A group weblog for Oakland A's fans

Thursday, October 23, 2003

Not really an ex-A, but...
Apparently Jeff Weaver is now Yankee fandom's most reviled player. Given the post about ex-A's and just how badly Weaver's Yankee career turned out, time to take a look at other figures in that deal...

The Yankees "gained" Weaver but lost Ted Lilly, John-Ford Griffin, and Jason Arnold. At this point, Lilly alone was too high a price to pay for Weaver. (Given how unwelcome he is in New York now, arguably, the empty set was too high a price for the Yankees to pay for Weaver, unless/until they can trade him.)

Detroit lost Weaver but gained Jeremy Bonderman, Carlos Pena, and Franklyn German.

German had a terrible 2003 season, perhaps off-setting the major gains he'd made in prospect-list stature through the end of 2002. Pena has been a bust so far (though not as big a bust as Weaver). That leaves Bonderman, whose 2003 season I'd find extremely encouraging. All in all, big advantage Tigers.

That leaves the A's, with the gain of Lilly (and Arnold and Griffin) but the loss of the aforementioned Tiger prospects. If Lilly pitches in 2004 remotely like he did the last six weeks of 2003, then he alone almost justifies this deal for Oakland. Meanwhile, the A's flipped Arnold (and some cash) for Erubiel Durazo, and they still have Griffin doing... some really nice things actually.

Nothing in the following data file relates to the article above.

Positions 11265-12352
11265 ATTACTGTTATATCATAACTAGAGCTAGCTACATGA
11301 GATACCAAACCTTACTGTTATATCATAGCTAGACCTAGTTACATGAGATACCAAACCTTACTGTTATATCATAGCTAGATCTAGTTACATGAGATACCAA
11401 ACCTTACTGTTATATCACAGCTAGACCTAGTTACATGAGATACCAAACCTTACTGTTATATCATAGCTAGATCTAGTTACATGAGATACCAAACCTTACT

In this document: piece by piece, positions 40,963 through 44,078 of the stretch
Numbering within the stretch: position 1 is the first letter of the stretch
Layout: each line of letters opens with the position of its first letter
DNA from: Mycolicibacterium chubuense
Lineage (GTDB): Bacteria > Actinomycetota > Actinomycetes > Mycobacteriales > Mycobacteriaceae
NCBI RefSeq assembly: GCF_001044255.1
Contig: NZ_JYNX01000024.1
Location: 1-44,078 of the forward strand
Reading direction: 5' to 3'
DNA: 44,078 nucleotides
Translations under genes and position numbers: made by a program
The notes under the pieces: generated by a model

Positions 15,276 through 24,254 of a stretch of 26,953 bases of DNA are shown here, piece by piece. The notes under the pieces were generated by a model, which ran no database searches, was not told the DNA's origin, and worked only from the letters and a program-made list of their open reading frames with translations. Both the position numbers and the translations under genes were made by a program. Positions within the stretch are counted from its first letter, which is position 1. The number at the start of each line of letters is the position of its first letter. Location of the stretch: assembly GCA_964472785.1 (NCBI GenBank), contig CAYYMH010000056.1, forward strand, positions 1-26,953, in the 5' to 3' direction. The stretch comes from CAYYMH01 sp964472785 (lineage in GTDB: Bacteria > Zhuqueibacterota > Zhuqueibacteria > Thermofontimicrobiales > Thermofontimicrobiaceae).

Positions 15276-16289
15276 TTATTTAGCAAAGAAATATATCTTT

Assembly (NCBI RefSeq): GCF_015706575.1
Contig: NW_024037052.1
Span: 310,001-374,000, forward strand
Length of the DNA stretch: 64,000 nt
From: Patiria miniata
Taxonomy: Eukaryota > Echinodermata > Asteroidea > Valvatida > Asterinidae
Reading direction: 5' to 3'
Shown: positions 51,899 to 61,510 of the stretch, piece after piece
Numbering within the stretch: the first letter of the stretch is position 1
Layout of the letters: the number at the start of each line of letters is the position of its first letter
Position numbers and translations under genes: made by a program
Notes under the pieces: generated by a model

All in all, small plus for the A's; big plus for the Tigers; catastrophic minus for the Yankees. Not at all what I'd have expected when this deal went down.

Wednesday, October 22, 2003

What's with the ex-A's in the World Series?

All these guys who really, really sucked when they were with the A's, leave Oakland and miraculously become World Series Clutch Gods. Scott Brosius, Scott Spiezio, and tonight, Ruben Sierra.

I thought Jason Giambi was going to come through and drive in the winning run in extra innings, but I think the problem with him is that he didn't suck when he was with the A's.

So there should be plenty of incentive for anyone who is remotely interested in acquiring Terrence Long. Hint, hint...

Ramon Hernandez on the block?

Baseball Prospectus used a little deductive reasoning from an interview of Padres GM Kevin Towers to conclude that the Padres are discussing a trade for Ramon Hernandez. The Padres are also interested in A.J Pierzynski and Ramon Castro, so it's far from a done deal.

Ramon is a solid major league catcher, but after hitting 21 home runs in 2003, his value is probably at its peak. I think hitting 21 home runs was a bit of a fluke, and he'll be back in 10-12 home run territory next year. So it's wise of the A's to see what they can get for him now, and spread the money around elsewhere.

BP suggests that they A's might get Xavier Nady in exchange. I'm a Cal grad, so I like Nady, but I think he was rushed through the minors a bit, so I'm skeptical about his value. He's only 24, but his .712 OPS this year in San Diego was nothing special. Here's John Sickels' take on Nady from spring training.

Tuesday, October 21, 2003

Bye, bye, Singleton

The A's have declined their option on Chris Singleton. This should come as no surprise. Why pay $1.8 million to Singleton, when Eric Byrnes is a better and cheaper option in center field? Singleton gets a $200,000 buyout.

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